The City of Bormla  


In the middle of the Mediterranean Sea, the islands of Malta are a vivid and unique museum of mankind from prehistoric times to the days of the great Empires, full of architectural jewels and works of art. Malta is world heritage and all those who ruled the Mediterranean either for their seafaring and colonial intentions or for trade.


The topography of Bormla stretches over five conspicuous hills known as Ta’ Pazan, Ta Santa Margerita, Tal-Gonna, Ta’ german and Ta’ Kordin, while the lower reaches of valleys are flooded by sea forming French, Dockyard and Kalkara Creeks. The etymology of Bormla is erived according to old documentation and old cartography from the word ‘ Bir Mula ‘, which means ‘the well of the Lord’. This name was attributed to the area as it was rich in , natural springs of water. As water was of vital importance on an island like Malta it contributed to attract man to inhabit the vicinities from his first days after setting foot on the Island.


The latter was already inhabited during megalithic times and has the only surviving remains of three megalithic structures. These structures yielded the greatest quantity of sherds with cut-out decorations, flint blades and scrapers. Being on a very prominent promontory above the Grand Harbour, two of these structures were destroyed by enemy action during the World War II. The structures, the earliest types of temple units , had several superimposed floors of beaten earth.


Though no structure remains of the Bronze Age, Mycenaean and Egyptian connections were not yet recovered in Bormla, there is an evidence in the Maltese Islands of the activity, even within a short distance of our city.


During the Phoenician colonisation of the Islands as a trading post, the naturally protected bays of Bormla had provided a safe heaven to the vessels on maritime routes. A burial place overlooking Ghajn Dwieli valley, on the sides of Ta’ German and Ta’ Kordin Hills, witness that the area remained a favourite dwelling place. During the Carthaginian and Roman occupation of the island the Harbour facilities of the creek had been enhanced and exploited, but this time activity shifted to the other bay of Bormla, Dockyard Creek at the foot of the valleys between St. Margerita, Tal-Gonna and Ta’ German Hills. Legends say that St. Paul had left the island in 61 A.D. from the wharf where a chapel dedicated to the saint now stands. Remains to witness their activities had been swept away by development and are very rare.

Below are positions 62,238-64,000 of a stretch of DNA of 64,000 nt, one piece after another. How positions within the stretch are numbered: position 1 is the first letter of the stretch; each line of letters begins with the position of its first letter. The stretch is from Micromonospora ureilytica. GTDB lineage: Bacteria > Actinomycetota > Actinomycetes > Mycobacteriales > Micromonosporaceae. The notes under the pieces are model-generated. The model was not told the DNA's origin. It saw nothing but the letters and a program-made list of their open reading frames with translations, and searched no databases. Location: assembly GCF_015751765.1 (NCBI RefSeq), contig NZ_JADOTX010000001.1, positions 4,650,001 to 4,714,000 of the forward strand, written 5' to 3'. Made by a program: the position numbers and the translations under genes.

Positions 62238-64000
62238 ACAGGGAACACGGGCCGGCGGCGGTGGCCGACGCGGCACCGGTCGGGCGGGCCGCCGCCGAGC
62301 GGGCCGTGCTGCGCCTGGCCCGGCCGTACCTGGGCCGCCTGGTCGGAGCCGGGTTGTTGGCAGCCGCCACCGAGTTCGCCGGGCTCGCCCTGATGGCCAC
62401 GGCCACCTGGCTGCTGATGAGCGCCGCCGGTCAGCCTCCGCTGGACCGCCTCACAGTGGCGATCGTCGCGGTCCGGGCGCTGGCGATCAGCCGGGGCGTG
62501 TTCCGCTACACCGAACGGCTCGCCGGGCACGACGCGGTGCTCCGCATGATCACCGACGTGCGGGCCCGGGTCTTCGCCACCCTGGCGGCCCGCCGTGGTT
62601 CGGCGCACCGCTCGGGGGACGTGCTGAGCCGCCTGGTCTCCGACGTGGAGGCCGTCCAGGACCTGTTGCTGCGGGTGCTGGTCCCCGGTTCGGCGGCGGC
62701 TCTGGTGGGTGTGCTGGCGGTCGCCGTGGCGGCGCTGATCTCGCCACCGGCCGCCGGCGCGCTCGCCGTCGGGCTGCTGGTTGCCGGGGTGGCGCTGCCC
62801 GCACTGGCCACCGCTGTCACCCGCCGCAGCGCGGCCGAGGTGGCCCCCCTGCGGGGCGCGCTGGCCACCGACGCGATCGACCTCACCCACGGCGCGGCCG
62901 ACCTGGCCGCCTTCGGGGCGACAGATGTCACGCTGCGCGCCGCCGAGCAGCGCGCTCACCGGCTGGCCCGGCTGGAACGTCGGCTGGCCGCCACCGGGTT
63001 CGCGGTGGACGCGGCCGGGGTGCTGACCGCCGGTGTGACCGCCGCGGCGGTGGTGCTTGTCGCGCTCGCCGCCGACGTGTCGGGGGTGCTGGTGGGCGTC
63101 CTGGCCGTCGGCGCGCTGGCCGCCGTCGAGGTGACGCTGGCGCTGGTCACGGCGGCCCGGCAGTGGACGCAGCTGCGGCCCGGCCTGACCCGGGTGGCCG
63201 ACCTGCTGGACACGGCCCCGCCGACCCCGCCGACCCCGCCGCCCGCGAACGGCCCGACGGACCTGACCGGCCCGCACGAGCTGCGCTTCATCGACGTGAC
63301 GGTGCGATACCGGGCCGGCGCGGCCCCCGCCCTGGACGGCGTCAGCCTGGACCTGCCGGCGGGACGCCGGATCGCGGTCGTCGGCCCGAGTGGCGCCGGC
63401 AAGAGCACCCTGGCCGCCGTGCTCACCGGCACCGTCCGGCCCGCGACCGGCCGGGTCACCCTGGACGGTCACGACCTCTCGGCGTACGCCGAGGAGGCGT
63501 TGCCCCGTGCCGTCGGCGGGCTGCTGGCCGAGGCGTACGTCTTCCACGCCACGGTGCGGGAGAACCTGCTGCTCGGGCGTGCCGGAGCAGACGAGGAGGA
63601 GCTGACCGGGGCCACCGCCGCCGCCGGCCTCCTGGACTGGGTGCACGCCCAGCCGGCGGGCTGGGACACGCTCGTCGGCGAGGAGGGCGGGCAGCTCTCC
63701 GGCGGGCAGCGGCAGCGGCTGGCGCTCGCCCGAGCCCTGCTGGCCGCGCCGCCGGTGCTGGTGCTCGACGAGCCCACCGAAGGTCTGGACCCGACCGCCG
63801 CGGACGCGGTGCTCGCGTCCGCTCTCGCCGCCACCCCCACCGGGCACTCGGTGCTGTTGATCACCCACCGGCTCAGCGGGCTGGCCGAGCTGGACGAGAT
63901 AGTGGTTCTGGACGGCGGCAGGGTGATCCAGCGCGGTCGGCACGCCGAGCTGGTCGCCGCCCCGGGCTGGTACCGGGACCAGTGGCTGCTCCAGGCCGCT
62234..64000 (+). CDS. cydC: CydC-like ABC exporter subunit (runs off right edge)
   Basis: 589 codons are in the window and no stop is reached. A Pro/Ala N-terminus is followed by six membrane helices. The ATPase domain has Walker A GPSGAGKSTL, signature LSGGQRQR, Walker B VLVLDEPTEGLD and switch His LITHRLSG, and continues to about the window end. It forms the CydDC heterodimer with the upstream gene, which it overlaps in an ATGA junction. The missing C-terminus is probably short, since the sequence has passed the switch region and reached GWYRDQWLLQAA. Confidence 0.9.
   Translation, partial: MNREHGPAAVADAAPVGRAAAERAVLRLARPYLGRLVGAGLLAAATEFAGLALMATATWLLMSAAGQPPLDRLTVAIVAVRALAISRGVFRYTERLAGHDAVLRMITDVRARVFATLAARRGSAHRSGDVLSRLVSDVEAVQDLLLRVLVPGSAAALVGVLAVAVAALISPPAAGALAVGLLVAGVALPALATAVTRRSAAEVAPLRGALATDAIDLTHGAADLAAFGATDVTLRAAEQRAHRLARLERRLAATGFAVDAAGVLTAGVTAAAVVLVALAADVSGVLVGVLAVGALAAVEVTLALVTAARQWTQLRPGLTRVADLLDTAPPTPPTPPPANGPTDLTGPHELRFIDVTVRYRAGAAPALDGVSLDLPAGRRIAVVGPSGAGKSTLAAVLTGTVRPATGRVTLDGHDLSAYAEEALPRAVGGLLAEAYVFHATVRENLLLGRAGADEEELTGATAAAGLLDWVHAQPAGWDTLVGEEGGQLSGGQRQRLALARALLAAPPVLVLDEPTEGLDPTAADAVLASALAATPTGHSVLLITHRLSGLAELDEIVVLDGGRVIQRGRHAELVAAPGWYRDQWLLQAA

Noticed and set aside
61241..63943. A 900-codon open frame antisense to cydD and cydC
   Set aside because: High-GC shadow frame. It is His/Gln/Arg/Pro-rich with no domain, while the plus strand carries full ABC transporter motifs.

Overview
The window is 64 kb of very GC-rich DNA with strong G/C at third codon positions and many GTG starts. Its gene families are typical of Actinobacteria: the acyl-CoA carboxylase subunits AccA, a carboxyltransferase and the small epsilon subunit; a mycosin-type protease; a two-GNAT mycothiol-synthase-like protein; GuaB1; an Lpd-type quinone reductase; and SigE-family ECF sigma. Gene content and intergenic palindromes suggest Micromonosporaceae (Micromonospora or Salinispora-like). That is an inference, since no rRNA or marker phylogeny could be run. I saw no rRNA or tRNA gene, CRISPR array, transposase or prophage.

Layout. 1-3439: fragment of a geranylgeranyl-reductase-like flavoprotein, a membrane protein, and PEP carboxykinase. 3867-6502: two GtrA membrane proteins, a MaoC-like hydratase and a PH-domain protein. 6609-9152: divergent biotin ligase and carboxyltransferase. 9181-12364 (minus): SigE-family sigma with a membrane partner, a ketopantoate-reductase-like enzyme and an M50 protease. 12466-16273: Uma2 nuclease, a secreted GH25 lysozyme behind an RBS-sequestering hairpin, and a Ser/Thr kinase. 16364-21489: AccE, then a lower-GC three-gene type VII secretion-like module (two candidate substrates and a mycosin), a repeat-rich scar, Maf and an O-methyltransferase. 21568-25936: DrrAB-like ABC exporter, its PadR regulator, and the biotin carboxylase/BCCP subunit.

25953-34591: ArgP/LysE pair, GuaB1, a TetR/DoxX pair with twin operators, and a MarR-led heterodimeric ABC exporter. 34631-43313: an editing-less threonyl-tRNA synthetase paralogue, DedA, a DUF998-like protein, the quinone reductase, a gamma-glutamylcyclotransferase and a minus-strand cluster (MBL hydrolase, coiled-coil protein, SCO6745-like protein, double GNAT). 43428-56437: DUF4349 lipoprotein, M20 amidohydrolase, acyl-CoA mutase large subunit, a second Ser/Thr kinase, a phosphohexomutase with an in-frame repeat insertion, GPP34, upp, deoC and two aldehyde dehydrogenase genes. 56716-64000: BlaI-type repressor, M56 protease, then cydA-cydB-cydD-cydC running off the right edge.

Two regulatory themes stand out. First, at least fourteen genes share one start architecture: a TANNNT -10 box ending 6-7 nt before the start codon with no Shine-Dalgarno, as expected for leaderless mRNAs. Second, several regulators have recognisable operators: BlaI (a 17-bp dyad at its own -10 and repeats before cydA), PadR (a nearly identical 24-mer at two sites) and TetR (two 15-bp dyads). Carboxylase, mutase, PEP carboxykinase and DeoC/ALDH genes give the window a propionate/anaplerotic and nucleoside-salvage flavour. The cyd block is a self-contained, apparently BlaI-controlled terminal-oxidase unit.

During these days some caves in the area served as places of gathering, prayer and worship. A rock-cut chapel dating from the early Christian or Byzantine era is dug in the cliff side of the present Dockyard Creek, formerly a cosy sandy bay. This triglodithic chapel was formerly dedicated to the Nativity of Our Lord, then to the Virgin Mother who bore Our Inheritance (Jesus Christ), and during mediaeval times to Our Lady of Help. Though documentation of the Chapel stopped up to the late 17th . Century, it was rediscovered while removing of World War II. One of its paintings, of a Sanese or Byzantine style, is now preserved at the local Collegiate Parish Church. The Muslim occupation of the Islands from 820 to 1090 AD prevented the free worship of the Christian community who now had returned to the underground practice of their cult and rites. After 1090 AD, the conquest of the Islands by the Normans under Court Roger bought freedom to the Christians once more. The passage of the Islands through the hands of many feuds and friends of the Sicilian and Spanish Crowns, made the Bormla creek to fit the necessities of various fleets and merchandise. Witness to the high economic and trading activity during the mediaeval period are the names by which a local square and street are known, thus the Old Market Pe (now Gavino Gulia Square) and Bulls Street, where bulls carrying heavy burdens to the market-place and from the quays, were bound. The same street, formerly a valley, was the pathway through which herds were led on their way from vessels to the country side. All this activity gave a quicker step to the development of Bormla. Bormla had become a favourite spot to live in as the creek also had a very abundant sea and provided shelter for sea-going vessels for both local and foreign seamen.